The Chamber of Commerce and Industry of the Russian Federation has already stated that the containment measures taken against COVID-19 may be, in certain cases, deemed as such circumstances (not the pandemic itself). Of course, if a contract has been concluded after the start of the pandemic, these circumstances may not necessarily be considered as extraordinary (at least, as the parties might be deemed to have the knowledge and awareness of the risk when entering into the relevant contractual relations).

B. A fundamental change of circumstances (the so-called clausula rebus sic stantibus)

There may be another situation when an obligation has not been performed yet, but the parties foresee that there may be material obstacles to its performance, or the obligation cannot be performed at all without an unreasonable loss for either party. In such a case, an interested party may ask another party to amend or terminate the contract due to the fundamental change of circumstances. If there is no agreement between the parties about it, the dispute may be referred to court (art. 451 of the Russian Civil Code).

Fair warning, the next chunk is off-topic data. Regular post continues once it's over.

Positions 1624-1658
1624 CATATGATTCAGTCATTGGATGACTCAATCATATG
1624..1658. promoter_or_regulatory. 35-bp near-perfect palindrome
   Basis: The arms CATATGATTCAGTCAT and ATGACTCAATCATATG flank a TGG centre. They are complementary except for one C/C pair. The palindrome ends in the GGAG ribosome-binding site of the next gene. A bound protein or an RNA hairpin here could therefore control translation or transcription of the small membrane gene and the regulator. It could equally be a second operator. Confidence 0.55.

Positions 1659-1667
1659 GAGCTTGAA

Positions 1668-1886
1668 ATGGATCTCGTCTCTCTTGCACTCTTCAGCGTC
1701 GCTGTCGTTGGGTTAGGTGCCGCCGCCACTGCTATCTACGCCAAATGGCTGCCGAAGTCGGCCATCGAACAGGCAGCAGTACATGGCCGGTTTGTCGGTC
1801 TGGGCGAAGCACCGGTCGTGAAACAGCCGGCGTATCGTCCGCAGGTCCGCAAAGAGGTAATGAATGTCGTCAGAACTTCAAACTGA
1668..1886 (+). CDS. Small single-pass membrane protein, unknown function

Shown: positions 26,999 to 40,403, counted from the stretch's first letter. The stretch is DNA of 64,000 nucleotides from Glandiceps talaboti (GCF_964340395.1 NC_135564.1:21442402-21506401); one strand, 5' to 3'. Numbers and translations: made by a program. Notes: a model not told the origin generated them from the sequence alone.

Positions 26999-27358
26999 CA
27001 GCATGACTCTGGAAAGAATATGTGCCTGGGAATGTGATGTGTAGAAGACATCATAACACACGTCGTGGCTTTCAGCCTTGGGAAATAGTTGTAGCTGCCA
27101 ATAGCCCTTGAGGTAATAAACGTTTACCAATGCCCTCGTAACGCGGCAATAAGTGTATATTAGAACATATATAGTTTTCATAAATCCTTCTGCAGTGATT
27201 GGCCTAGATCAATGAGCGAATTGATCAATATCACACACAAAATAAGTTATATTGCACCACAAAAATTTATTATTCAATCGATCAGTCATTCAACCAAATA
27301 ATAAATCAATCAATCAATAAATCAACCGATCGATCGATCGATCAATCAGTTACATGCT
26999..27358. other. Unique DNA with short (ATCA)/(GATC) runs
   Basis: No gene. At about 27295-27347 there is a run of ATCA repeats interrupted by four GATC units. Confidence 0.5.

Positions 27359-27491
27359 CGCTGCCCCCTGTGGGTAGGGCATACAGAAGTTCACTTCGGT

These provisions of Russian law are expected to be applied a lot in the current situation of the pandemic – for instance, in tenancy contracts for shopping malls and office buildings (especially for short-term leases).

C. Inability to perform

There is also a separate rule for the cases where a party is unable to perform an obligation due to the circumstances beyond its control – for example, due to the governmental act. In that case, the obligation is terminated as a result of the inability to perform (art. 416-417 of the Russian Civil Code).

(2) Measures taken to achieve “social distancing”

Beginning from the end of January, 2020, the Russian government has started to implement various containment measures gradually: